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Health Notes for Jan. 2, 2018

Docs seek to address health disparities Minnesota's doctors are trying to be part of the solution to significant health disparities in the state. "No state does health care better than Minnesota," Dr. George Schoephoerster claims in a news releas...

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Docs seek to address health disparities

Minnesota's doctors are trying to be part of the solution to significant health disparities in the state.

"No state does health care better than Minnesota," Dr. George Schoephoerster claims in a news release from the Minnesota Medical Association, which he serves as president. But he acknowledges that the state continues to fall short in the area of health equity. For example, African American and Native American babies die in the first year of life at twice the rate of white babies in Minnesota, the state Department of Health noted in a 2014 report to the Legislature.

Gov. Mark Dayton proclaimed this to be Health Equity Month in Minnesota, and the medical association is responding with events to address the topics.

One of those is an online learning event from noon to 1 p.m. Jan. 17 on the Minnesota Medical Association's Facebook page. Moderated by Dr. Christopher Reif, director of clinical services for Community University Health Care Clinic, it's designed primarily to educate physicians and other health care workers about the health disparities that exist in the state.

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Grant bearing fruit at Viewcrest

A local nursing facility is ahead on one of its goals at about the halfway point of an effort to decrease the risk of infections.

During the past year, the urinary tract infection rate has dropped by 40 percent at Viewcrest Health Center, 3111 Church Place, according to Katie Collins, the health center's administrator.

Collins was cited in a news release from Franciscan and Viewcrest health centers, which are among the 13 affiliates of Morris, Minn.-based St. Francis Health Services that were awarded a two-year, $1.45 million grant called Controlling Infection Challenges Creatively at around this time last year. It was awarded by the Minnesota Department of Human Services.

The program's two main goals were a 15 percent improvement in the prevalence of urinary tract infections and a 15 percent improvement in overall prevalence of infection. They were given until June 30, 2019, to reach those goals.

Both of the Duluth facilities have expanded their antibiotic stewardship programs, according to the news release. That means "a culture that embraces the proper use of antibiotics in the treatment of infections," using antibiotics only when truly needed.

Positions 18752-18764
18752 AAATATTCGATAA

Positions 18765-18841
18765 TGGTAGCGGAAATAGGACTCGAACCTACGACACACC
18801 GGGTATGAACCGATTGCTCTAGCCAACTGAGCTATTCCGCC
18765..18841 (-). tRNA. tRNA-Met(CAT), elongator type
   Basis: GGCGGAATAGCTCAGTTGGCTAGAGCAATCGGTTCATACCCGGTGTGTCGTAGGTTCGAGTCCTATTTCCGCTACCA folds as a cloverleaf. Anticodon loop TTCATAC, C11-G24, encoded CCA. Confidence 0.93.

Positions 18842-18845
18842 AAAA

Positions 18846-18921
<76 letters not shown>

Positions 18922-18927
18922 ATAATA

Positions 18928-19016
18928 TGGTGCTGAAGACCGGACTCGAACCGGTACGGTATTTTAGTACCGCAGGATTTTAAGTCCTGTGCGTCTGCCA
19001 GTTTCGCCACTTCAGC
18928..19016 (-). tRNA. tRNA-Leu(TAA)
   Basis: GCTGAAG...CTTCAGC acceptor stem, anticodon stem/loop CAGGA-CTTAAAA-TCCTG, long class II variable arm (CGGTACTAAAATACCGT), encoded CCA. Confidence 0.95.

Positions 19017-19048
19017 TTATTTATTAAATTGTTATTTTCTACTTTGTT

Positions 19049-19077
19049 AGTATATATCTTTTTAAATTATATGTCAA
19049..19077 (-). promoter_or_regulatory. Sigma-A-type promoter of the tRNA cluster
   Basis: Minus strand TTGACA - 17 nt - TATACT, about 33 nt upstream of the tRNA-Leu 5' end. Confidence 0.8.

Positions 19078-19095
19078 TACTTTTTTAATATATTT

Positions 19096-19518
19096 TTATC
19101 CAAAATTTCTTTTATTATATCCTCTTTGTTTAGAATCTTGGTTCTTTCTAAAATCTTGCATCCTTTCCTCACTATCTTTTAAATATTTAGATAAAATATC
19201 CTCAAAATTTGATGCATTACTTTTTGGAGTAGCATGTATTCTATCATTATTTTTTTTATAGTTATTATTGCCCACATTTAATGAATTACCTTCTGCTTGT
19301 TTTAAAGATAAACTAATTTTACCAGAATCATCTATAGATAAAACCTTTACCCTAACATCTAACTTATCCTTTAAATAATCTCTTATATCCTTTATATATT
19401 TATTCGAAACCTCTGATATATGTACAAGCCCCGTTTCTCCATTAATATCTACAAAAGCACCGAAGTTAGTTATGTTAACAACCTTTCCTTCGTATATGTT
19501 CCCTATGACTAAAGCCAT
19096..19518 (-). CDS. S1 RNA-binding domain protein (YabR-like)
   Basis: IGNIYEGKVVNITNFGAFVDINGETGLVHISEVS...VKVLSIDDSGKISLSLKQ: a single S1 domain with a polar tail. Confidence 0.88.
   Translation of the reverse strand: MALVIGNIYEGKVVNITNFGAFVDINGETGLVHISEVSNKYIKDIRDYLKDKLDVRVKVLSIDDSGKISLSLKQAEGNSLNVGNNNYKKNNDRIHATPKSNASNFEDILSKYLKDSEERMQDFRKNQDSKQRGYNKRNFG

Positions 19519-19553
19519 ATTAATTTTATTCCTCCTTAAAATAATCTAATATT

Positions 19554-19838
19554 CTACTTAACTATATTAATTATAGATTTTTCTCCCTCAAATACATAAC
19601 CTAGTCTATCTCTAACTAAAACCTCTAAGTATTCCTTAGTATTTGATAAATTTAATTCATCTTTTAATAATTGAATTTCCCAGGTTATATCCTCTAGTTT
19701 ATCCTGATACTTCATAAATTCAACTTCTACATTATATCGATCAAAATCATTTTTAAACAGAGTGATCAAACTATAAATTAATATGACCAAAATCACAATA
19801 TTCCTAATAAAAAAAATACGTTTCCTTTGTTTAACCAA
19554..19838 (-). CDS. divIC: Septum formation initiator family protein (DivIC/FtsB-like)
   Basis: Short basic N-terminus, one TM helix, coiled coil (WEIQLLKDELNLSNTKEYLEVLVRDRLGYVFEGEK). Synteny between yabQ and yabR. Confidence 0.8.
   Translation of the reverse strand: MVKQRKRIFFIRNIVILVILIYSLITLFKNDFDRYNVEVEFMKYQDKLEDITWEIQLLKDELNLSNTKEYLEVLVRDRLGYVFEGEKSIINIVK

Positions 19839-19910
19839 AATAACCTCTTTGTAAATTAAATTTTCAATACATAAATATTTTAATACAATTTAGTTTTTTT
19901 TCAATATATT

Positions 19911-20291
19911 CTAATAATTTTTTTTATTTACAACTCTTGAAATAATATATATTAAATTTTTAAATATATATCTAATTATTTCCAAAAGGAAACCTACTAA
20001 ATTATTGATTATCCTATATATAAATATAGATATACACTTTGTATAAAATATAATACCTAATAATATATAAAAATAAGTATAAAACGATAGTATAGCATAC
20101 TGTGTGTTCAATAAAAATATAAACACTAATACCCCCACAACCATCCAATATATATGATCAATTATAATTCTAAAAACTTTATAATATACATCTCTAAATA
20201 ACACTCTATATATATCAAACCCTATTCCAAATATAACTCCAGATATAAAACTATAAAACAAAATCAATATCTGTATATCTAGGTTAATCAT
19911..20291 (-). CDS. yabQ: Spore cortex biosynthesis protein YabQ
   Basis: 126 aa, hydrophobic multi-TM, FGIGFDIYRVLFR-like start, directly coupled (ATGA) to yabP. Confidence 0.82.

Class for mental health advocates

A free legislative training session for mental health advocates will take place from 6-8 p.m. Jan. 11 in the Gold Room at the main branch of the Duluth Public Library, 520 Superior St.

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The event is offered by the National Alliance on Mental Illness in Minnesota and will teach about the legislative process, how to contact your elected officials and the most effective ways to share your story.

For information or to register, see "classes" at www.namihelps.org or call (651) 645-2948.

Diabetes prevention classes available

Two Diabetes Prevention Program classes will begin in Duluth this month.

The 12-month series is a community-based wellness program that offers education and support to maintain a healthy lifestyle, according to a news release from the Duluth YMCA, which sponsors it along with Healthy Northland and Essentia Health. Participants meet once a week with a lifestyle coach to learn about maintaining a healthy weight, choosing and preparing healthy meals and ways to increase activity levels.

The classes will be offered:

• From 3:30-4:30 p.m. Wednesdays starting Jan. 17 at the Woodland Community Center, 3211 Allendale Ave.

• From 3-4 p.m. Thursdays starting Jan. 18 at Community Action Duluth, 2424 W. Fifth St., No. 102.

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The class is free, but registration is required. Call (218) 722-4745 for more information.

Workshop focuses on youth mental health

A youth mental health first aid training course will be offered from 8 a.m. to 5 p.m. Jan. 26 in the Taconite Room at Fairview Plaza, 1200 E. 25th St., Hibbing.

The free class is offered by the National Alliance on Mental Health in Minnesota. It's designed for people who have frequent contact with young people, such as parents, school staff, coaches, youth workers and volunteers and is not intended for professionals who have a background in mental health.

The class is free, but registration is required. To register or learn more, contact NAMI Minnesota at (651) 645-2948 or see classes at www.namihelps.org .

Public finds nurses trustworthy

Numerous professions were mentioned, but only one sent out a news release calling attention to an annual Gallup poll of how Americans rate the ethics and honesty of various occupations.

The source of the news release was the Minnesota Nurses Association, and it probably won't surprise you to know that nurses were at the top among the 22 occupations respondents rated.

Eighty-two percent rated nurses as high or very high for honesty and ethical standards. It was the 16th straight year nurses did better than anyone else, according to the nurses association's news release.

Nurses were followed by military officers, grade school teachers, medical doctors and pharmacists.

Newspaper reporters? We placed 13th, in a virtual tie with bankers. One out of four respondents gave us high or very high rankings.

At least we placed higher than members of Congress (20th, 11 percent high or very high).

Compiled by John Lundy, jlundy@duluthnews.com .

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